Turner agreed an alternative solution would be nice. She mentioned the armory has a capacity for 120 people, and said last year it maxed out on several occasions.

“Gilroy kind of gets the leftovers,” Bracco said. “The reports that I get coming out of the (armory) shelter are that the accommodations are less than desirable. I’ve talked to families that are actually afraid to go stay there.”

Bracco said providing security at the armory isn’t easy as it is open to the public and “pretty much anyone can walk up to it.”

As he gave a tour of his roomy warehouse – constructed in the ’50s and resembling an airplane hangar defined by high, wood beam ceilings, faded tin walls and smooth concrete flooring – Currier explained it was once a manufacturing business that produced machine parts during past wars.

He purchased the edifice in 1995 to house some of his company’s equipment but no longer needed the extra space by 2006. Since then, he’s allowed various groups to utilize the venue such as the South County Derby Girls, The Salvation Army and Sober Graduation Night. The city’s antique fire engine was stored there as well.

Envisioning what could be, Currier began pointing to different areas.

“Maybe one-third of the space for storage,” he said, indicating to the area farthest from the entrance. He said this could include food donations, clothing, blankets and various supplies.

He suggested the middle area could become the actual shelter with beds, showers, a small kitchen area and laundry service.

Currier thought the area closest to the entrance could be a One-Stop Homeless Prevention Center – a place that aids people in getting back on their feet.

A One-Stop Center, such as the two in San Jose, is a centralized resource office including case managers and representatives from various agencies such as housing, medical, continued education, employment, mental health, Social Security and youth services.

“It’s pretty hard to find a job if you don’t have an address and phone number for an employer to call you,” said Bracco, who pointed out One-Stop Centers are proven to work.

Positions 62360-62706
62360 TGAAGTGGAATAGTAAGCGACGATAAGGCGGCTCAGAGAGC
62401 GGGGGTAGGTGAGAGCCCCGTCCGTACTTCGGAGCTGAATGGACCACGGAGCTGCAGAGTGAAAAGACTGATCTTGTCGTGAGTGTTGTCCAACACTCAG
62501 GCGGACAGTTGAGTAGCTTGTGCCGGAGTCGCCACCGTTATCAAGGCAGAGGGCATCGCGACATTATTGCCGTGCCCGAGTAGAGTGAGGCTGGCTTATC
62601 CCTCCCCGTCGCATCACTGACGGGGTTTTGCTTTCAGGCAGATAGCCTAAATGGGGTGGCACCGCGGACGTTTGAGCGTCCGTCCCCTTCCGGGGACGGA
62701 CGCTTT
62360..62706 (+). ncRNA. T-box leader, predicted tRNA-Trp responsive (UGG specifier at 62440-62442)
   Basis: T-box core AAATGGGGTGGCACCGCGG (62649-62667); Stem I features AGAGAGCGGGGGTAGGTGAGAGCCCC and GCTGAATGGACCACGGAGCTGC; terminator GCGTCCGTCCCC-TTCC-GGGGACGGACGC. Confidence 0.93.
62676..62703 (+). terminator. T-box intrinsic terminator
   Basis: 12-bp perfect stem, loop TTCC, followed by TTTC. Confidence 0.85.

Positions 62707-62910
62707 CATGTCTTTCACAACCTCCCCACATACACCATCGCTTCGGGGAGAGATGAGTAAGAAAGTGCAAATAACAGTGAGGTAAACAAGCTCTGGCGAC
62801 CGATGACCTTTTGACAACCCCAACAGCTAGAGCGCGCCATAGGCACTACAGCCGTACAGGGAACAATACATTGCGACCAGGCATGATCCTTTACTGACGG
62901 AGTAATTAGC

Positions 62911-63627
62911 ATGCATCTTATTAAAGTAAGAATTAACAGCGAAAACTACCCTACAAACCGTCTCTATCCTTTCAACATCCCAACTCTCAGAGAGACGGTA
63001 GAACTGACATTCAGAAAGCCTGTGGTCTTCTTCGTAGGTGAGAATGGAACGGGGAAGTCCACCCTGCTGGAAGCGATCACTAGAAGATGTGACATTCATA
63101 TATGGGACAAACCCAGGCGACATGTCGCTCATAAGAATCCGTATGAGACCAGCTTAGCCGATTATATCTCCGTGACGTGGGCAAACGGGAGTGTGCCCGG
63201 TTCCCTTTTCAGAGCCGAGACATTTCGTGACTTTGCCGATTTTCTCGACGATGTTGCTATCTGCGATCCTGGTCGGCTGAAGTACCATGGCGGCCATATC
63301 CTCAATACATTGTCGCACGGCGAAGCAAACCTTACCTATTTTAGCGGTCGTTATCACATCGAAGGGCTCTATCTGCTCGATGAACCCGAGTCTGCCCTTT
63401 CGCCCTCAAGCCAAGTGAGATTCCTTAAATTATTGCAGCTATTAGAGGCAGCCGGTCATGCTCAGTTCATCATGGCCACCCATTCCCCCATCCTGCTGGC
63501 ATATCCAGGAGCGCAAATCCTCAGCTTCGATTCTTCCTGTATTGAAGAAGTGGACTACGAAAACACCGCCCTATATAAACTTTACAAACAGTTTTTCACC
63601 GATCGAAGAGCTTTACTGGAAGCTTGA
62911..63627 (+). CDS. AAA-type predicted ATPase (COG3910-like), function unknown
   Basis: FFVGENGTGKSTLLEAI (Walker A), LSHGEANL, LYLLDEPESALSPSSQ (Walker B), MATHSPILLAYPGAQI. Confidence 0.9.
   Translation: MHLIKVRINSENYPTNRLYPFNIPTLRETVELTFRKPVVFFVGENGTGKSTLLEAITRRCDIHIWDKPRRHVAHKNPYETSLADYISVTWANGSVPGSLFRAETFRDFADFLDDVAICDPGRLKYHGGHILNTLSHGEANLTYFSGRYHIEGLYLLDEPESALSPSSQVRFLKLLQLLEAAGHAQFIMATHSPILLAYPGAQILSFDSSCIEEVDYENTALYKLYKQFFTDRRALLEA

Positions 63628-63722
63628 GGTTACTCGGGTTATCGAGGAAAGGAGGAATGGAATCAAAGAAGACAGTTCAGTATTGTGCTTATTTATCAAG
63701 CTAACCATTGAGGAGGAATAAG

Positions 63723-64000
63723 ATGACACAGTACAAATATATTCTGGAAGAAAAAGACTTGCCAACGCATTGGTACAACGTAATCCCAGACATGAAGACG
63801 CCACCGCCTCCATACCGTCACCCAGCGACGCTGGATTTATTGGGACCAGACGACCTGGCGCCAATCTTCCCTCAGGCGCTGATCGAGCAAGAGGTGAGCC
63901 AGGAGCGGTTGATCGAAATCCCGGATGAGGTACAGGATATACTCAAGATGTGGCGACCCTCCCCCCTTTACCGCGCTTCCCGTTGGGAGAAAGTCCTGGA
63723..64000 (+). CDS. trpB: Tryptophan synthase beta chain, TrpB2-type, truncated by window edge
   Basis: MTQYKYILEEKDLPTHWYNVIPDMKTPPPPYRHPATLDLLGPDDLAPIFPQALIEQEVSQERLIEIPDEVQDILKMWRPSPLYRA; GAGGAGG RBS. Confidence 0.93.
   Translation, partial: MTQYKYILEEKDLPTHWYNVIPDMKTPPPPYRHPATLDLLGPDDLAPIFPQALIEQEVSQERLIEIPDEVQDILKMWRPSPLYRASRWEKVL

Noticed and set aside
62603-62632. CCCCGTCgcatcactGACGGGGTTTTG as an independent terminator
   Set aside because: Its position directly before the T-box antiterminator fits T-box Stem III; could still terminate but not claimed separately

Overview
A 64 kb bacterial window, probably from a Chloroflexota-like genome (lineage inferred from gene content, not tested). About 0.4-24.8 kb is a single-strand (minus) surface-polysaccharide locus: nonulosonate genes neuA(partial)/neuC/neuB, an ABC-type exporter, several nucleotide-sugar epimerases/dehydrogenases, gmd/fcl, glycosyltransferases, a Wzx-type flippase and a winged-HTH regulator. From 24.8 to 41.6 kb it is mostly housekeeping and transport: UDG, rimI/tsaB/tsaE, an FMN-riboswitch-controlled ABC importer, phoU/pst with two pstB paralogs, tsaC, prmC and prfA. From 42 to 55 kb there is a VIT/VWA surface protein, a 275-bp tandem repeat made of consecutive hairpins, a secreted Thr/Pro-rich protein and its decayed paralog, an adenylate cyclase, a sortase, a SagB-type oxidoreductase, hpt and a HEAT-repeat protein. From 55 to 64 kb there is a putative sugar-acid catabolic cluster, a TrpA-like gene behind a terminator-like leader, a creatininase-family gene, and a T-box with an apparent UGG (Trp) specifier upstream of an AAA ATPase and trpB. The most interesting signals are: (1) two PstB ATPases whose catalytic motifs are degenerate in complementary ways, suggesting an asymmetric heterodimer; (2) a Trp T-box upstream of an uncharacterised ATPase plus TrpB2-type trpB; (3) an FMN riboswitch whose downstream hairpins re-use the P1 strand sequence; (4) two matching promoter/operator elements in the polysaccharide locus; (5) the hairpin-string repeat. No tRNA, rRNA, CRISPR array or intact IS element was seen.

In five years, Currier and his wife would like to retire. He said they’d be willing to rent the warehouse for its base value excluding the value of the upgrades.

“We’re not trying to profit from this,” he reiterated.

“I don’t think the city would own it, or buy it,” said Turner over the phone Thursday, but pointed out the nonprofit that ends up running it, such as South County Housing or EHC LifeBuilders, might.

“People are willing to put the work in and clear the way to make something like this happen,” Turner said.

She added the biggest issue would be working out a private nonprofit partnership between Currier and whatever agency assumes responsibility for the shelter.

Funding also needs to be addressed. It could come from a combination of sources including federal, state and private grants, Bracco said.

“There’s a lot of funding out there,” he said. “We just have to go find it.”

He maintained if Currier’s building doesn’t work out, “Jim has started the snowball rolling. Sometimes it just needs a spark.”

Currier said things could progress in a staged effect, starting with a small foothold and growing – but said it will require effort from people with a heart and conscience.

“We need to do it as a community as opposed to waiting for the state to get it solved for us,” he said, glancing around the interior.

Shafts of sun struck the bare concrete in scattered patches of light.

“That’s the bottom line.”